Write Them Out!
Certainly, it sounds like the opposite of what you’d want to do, but if you have something you are super afraid of, one way to get rid of this endless cycle of negative thoughts is to give it your full attention. Please Note: strong emotions are possible with this exercise, and are in fact to be expected as worries get released. Get help if you are struggling to manage more days than not!
Did you know? Many people spend hours each day trying to avoid worrying about things. But, worries often don’t go away on their own.
Distraction techniques like watching Netflix, scrolling on social media or zoning out with a mindless app, even self-medicating with drinking, drugs, or over-eating are ways we try to avoid worrying, to no avail.
None of these distraction techniques actually reduce worrying. They might they might provide short-term relief, however.
Worries Avoidance Leads to More Worry
According to a psychology theory known as Acceptance and Commitment Therapy (or ACT), the harder we try and avoid the thoughts that make us anxious, the worse they get.
Consider, trying to push something out of your mind is a like trying to push an inflatable ball under water. It takes a lot of work to keep it down, and the minute you let it go, it pops right back up again.
Waking up in the middle of the night with a head full of thoughts and worries is more common than ever, nowadays. Sadly, COVID Insomnia is now a real condition, affecting approximately 20% of individuals according to Lin and colleagues in a June 2020 paper published by Sleep Medicine. Although common, it’s a sign that despite what you think, you aren’t actually “dealing” with your worries. Actually, you’re just pushing them away for a later time.
Similarly, when that credit card bill comes due, and you just pay the minimum. Feels better at first, but it sure comes back with a vengeance, doesn’t it?
Try Something Different for Worries and Stress
Rather than putting all of your energy into avoiding upsetting or uncomfortable thoughts and images, you can instead face your fears.
Like turning on the bedroom light to show a small child there are no monsters under the bed, shining a bright light on our fears takes away their power.
Writing a worry script is one way to help you do this, confidently.
The Benefits Await
By writing a worry script, you will:
- Face your negative thoughts and upsetting feelings head on, thus diminishing the hold these thoughts and worries have on your mind.
- Get a clearer picture of what is really upsetting you, finally.
- Reduce your overall anxiety by having your mind “play out” your worries in a hypothetical manner, perhaps for the first time, ever.
How It Works:
Think of writing out your worries as a journalling or self-care exercise. Thus, it will help stretch your worn-down mind and create a healthy new mindset regarding your worries. While you may experience strong emotions at first, they should diminish as you repeat the exercise. Please, get help from a professional if worries feel like more than you can manage alone.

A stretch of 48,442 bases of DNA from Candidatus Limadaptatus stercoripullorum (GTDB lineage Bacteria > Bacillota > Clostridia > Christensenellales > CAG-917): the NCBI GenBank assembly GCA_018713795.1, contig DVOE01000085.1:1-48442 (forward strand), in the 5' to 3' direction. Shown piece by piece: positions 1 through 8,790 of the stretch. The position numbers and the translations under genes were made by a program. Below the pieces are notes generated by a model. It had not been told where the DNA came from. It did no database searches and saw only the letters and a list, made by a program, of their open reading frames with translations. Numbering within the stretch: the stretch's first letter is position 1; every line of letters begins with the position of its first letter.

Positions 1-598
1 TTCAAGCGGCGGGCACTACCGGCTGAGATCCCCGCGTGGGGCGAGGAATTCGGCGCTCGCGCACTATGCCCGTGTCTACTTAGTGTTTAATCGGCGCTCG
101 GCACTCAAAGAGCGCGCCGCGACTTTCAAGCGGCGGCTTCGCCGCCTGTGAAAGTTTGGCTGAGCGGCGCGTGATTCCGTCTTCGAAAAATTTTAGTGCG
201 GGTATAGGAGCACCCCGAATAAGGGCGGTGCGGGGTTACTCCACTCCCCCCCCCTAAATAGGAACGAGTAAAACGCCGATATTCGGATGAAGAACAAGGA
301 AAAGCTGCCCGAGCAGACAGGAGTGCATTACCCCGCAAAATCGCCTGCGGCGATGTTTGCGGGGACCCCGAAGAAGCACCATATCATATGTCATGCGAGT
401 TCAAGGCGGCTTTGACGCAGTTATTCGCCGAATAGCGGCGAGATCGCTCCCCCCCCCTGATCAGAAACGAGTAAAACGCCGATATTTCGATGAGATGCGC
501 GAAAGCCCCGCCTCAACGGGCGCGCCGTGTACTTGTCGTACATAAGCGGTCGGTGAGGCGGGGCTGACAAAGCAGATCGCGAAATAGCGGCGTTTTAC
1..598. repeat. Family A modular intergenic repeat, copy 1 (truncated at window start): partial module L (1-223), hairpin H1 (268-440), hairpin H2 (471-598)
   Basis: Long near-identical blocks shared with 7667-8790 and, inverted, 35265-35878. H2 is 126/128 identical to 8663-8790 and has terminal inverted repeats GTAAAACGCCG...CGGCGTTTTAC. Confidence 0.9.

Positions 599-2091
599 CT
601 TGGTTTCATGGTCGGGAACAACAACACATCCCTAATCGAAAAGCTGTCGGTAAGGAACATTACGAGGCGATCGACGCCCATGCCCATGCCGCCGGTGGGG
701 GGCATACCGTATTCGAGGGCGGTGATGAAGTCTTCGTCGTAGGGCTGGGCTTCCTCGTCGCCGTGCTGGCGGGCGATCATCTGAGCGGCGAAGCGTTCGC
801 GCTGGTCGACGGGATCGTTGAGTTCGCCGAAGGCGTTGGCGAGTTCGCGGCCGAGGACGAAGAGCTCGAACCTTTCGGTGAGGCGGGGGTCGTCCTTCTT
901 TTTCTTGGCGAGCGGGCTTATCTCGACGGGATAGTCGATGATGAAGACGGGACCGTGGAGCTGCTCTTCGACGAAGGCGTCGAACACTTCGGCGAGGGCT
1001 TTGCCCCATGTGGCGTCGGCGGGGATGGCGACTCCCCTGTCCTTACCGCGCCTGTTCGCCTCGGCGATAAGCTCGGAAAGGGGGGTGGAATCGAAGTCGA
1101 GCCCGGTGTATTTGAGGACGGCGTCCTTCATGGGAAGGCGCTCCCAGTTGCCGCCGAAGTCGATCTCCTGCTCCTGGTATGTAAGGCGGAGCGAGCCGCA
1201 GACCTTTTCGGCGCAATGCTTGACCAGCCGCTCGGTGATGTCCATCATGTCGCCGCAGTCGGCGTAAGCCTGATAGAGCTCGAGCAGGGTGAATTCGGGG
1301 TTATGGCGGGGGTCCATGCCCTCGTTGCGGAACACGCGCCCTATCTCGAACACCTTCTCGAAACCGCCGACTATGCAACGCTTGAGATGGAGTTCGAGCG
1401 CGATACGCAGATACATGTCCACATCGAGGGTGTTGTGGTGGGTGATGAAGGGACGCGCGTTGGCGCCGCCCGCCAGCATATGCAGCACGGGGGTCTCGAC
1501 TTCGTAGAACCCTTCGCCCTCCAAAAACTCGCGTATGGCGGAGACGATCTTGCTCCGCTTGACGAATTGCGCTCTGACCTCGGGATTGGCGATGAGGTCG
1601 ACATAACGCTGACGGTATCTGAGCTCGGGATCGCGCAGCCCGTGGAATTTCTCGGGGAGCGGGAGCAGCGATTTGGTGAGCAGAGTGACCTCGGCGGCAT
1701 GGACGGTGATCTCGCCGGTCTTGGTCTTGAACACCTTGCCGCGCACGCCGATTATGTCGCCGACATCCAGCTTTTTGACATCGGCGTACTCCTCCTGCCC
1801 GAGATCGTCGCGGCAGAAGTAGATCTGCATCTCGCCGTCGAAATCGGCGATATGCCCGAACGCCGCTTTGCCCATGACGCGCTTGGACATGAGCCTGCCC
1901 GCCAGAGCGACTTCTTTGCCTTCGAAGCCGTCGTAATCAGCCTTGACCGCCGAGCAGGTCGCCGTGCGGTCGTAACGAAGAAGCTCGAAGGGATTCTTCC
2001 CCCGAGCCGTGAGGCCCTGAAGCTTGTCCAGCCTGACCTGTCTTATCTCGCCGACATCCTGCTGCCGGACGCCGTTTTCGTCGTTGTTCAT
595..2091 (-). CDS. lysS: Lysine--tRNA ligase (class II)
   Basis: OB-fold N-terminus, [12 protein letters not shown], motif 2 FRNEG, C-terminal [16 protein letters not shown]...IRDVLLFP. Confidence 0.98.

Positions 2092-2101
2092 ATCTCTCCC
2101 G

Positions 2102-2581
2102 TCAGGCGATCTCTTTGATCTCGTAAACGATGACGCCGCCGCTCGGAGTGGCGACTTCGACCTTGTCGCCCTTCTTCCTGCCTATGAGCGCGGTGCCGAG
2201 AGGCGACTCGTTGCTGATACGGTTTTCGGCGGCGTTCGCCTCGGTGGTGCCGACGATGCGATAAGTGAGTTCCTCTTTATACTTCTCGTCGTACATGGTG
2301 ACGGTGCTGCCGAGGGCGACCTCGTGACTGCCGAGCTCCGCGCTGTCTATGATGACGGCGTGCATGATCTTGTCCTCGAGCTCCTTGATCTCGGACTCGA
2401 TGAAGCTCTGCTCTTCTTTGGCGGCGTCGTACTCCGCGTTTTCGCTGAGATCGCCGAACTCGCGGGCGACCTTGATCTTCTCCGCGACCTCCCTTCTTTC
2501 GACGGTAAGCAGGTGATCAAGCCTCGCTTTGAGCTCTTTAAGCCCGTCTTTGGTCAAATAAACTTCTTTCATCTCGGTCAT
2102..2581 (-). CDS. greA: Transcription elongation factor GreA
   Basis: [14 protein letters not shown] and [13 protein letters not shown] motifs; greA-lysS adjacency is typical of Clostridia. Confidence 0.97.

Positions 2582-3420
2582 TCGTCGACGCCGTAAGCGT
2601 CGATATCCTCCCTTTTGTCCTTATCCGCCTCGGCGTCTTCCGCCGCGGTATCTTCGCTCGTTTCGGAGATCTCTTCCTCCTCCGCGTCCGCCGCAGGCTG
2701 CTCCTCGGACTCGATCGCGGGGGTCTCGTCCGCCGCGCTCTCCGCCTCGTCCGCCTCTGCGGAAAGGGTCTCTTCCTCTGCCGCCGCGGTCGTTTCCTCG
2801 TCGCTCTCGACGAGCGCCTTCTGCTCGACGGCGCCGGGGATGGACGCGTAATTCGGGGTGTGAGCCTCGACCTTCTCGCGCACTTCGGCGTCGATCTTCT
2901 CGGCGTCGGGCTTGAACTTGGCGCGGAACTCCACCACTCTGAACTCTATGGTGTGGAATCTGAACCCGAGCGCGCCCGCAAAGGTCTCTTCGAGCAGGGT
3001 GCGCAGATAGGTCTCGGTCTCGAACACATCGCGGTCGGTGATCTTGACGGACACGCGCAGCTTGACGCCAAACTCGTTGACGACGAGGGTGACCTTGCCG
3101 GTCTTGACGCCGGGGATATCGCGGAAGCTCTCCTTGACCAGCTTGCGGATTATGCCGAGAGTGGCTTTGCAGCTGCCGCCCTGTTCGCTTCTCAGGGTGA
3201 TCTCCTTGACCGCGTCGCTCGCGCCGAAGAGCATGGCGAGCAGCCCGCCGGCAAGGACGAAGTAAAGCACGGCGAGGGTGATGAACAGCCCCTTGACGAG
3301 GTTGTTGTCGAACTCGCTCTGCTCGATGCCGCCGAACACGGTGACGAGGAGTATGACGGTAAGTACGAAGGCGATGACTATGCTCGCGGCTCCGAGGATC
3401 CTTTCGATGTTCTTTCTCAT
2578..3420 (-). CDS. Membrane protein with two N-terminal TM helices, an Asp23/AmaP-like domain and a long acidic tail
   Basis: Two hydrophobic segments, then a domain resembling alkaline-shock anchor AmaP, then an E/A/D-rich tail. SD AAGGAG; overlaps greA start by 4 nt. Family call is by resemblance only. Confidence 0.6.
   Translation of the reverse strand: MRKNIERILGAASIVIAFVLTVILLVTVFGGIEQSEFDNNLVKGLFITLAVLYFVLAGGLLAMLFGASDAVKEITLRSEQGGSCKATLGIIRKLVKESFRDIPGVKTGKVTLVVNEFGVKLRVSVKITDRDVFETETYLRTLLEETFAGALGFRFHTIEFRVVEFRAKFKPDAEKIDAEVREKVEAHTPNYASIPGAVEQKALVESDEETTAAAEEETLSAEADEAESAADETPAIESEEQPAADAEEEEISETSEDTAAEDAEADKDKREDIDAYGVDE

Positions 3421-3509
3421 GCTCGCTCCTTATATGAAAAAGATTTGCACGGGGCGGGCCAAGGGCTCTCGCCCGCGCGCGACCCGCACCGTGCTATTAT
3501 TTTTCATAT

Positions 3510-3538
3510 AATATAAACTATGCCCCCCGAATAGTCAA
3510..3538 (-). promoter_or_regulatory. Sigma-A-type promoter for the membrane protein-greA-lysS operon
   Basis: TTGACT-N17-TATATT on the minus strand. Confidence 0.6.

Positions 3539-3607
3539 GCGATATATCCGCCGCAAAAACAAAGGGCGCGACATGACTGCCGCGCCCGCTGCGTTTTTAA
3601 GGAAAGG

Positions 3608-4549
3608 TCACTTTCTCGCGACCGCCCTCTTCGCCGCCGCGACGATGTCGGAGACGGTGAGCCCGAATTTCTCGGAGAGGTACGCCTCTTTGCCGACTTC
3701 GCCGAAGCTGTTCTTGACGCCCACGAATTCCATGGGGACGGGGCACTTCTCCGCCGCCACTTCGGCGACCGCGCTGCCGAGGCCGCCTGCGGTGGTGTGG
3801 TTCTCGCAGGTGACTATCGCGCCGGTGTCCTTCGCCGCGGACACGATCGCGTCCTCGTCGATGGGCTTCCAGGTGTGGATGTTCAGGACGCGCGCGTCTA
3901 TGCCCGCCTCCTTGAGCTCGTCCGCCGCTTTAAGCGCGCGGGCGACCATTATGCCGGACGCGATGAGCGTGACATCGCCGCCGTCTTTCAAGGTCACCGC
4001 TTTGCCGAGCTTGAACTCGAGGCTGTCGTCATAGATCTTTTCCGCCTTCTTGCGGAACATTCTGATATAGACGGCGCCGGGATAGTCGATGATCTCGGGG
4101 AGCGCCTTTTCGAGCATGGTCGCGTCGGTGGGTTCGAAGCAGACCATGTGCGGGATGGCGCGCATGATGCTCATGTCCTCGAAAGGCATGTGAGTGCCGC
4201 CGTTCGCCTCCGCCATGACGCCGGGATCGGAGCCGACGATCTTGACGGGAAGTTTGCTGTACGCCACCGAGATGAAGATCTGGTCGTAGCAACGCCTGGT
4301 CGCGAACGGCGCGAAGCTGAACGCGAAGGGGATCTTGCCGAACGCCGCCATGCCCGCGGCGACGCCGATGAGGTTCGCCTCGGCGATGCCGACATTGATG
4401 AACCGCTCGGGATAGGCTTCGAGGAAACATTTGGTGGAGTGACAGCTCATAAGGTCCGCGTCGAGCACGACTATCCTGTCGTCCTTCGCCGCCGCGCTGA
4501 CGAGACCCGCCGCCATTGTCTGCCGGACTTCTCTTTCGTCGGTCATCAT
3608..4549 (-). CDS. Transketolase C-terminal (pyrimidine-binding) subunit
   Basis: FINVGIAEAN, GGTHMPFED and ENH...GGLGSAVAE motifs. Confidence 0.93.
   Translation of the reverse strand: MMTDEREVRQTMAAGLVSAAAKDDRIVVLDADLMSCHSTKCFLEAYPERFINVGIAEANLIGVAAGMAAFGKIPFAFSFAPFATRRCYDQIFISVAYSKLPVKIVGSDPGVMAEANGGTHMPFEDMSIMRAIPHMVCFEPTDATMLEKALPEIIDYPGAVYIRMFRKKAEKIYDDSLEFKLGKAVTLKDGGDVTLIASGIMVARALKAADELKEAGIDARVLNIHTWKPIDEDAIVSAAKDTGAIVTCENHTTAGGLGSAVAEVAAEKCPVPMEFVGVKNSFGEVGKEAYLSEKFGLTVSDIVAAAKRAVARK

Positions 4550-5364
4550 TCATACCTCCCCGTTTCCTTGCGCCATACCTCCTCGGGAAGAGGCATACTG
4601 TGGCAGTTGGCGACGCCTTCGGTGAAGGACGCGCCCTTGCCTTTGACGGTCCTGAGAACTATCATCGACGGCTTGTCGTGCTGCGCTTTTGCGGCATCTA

In this exercise, you create a “worry script” or story about your biggest worries, in detail.
Now, let’s explore this technique in more detail.
- No distractions! First, choose a place where you won’t be interrupted. Next, turn off your phone. Give yourself about 20 minutes to create each script. Finally, take a deep breath, and…
- Write! Pick just one thing you are worrying about (for now).
- Detail the worst-case scenario for these particular worries. For example, if you are worrying about your child getting bullied in school, write about the worst events that could happen to your child and the worst ways he or she might react.
- Include how things look, sound, and feel. Don’t forget to add details of how YOU FEEL. Vivid and descriptive are the goals for writing out your worries.
- Write a new script on the same subject each day, going deeper into your feelings with each script.
- After about 1-2 weeks, or 6-8 sittings, you can move to the next set of worries. You’ll know you’re ready to move on when the worried thoughts feel less intense.
Reach Out For Help
Worries feeling like they are more than you can handle? You’re not alone. It’s OK to not be OK, but please, if you are really struggling, reach out to a professional mental health counselor or therapist for support. Don’t go it alone.
Anxiety therapists have the skills to teach you how to make coping with worries much more manageable during this extraordinarily difficult time. Expert advice, therapist referrals, and online support groups can be found at the Anxiety and Depression Association of America website.
A Licensed Clinical Social Worker or other mental health professional is qualified to diagnose and treat anxiety disorders using this and other evidence-based approaches, helping you feel more like yourself again, soon!